We are all entitled to our bad days, days when things we normally handle without a sweat become incredibly difficult and the stresses of the moment prove to be overwhelming.
Joe Girardi had just such an experience against the White Sox on Thursday night. Girardi's bullpen management has been brilliant this season with his ability to survive while Mariano Rivera and David Robertson were both out was his finest hour as Yankee manager, but that doesn't change the fact that he drove the plane directly into the mountain in the ninth inning of the 4-3 loss.
Ivan Nova got into the eighth, striking out five and allowing one run despite getting hit hard and the Yankees held a 3-1 lead after Cody Eppley finished the eighth. The Yankees weren't going to use Rafael Soriano to close things out because he had pitched in four of the previous five games so it seemed safe to assume David Robertson would close things out.
There's an old saying about why assuming is a bad idea and it was proved true on Thursday when Girardi stuck with Eppley to start the ninth even though Robertson was warming up in the pen. Robertson had pitched on Wednesday, so perhaps Girardi was just trying to steal a night off for both of his top closers by riding the surprisingly effective Eppley as far as possible.
A hit off Eppley brought Girardi out, but he again chose to leave Robertson in the bullpen. It was Clay Rapada this time and Rapada did his job by getting A.J. Pierzynski to bounce back to the mound.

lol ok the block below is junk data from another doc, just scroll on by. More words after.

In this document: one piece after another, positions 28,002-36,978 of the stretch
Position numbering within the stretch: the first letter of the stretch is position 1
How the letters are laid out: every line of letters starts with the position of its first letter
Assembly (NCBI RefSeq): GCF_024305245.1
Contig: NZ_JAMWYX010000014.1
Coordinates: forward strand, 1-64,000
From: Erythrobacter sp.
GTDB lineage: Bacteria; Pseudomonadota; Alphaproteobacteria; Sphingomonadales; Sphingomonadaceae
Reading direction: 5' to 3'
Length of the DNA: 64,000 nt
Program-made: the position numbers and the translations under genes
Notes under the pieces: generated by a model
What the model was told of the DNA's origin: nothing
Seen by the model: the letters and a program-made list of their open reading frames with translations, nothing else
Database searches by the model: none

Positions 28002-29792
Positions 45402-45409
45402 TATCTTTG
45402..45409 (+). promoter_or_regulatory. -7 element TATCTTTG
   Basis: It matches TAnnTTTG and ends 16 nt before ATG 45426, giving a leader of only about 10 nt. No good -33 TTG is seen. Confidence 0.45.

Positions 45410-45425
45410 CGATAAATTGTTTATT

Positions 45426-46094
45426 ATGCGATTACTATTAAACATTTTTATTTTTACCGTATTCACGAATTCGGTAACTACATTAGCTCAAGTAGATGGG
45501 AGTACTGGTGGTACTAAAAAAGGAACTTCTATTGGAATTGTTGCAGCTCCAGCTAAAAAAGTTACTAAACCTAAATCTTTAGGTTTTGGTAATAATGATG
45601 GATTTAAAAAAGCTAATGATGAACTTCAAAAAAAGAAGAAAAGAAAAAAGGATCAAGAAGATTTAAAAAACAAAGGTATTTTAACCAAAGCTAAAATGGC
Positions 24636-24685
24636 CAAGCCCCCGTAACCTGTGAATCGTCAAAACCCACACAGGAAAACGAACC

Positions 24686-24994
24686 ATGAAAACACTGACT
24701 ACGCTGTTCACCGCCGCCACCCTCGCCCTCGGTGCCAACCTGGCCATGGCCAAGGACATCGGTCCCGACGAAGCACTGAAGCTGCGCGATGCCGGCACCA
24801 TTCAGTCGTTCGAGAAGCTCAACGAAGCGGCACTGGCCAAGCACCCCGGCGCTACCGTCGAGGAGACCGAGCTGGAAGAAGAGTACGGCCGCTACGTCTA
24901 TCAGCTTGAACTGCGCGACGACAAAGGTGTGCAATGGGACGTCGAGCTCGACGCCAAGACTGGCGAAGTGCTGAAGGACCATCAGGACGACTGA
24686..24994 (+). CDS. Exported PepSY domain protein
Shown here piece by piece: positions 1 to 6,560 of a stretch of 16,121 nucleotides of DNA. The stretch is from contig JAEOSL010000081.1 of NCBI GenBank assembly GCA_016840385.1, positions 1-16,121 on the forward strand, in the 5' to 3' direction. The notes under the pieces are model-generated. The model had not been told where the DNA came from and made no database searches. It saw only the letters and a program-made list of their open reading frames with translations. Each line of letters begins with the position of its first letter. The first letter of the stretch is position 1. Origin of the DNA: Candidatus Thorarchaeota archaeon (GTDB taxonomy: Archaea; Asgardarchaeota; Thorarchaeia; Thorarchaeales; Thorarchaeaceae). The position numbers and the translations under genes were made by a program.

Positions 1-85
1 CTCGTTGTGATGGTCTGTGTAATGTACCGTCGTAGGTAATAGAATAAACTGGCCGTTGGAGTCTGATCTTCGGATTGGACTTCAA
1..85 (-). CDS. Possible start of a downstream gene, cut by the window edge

Unfortunately for Girardi's best-laid plans, Rapada threw the ball into center field and there were runners on the corners with no one out instead of no one on base with two outs. Girardi finally turned to Robertson, who allowed a home run to Dayan Viciedo and the Yankees had weaved a basket of defeat from the raw materials of victory.
Truly roasting Girardi over the fire is tough because Rapada did exactly what Girardi asked him to do right up until he reminded us that pitchers have a really limited skill set. If Rapada gets that double play, plenty of people are hailing Girardi's strategic acumen.
It still would have been the wrong way to handle the inning. The problem isn't going with the other relievers because it is okay to try something else on a night when you might not feel your top guys are as rested as you'd like them to be.
The problem is doing that while simultaneously having Robertson warm up and eventually enter the game where he winds up throwing 15 pitches that probably rule him out for Friday night. Robertson was warming up at the start of the ninth, so he should have been in the game to start the inning and finish the game.
Trying to limit his pitches by going with lesser pitchers is getting way too cute with something that doesn't have to be all that complicated. Girardi wound up losing the game and using Robertson, which is surely the worst outcome of any of the ones on the table when the ninth inning got underway.
You can be cute or you can play it straight, but, as Girardi learned on Wednesday night, you can't be both.
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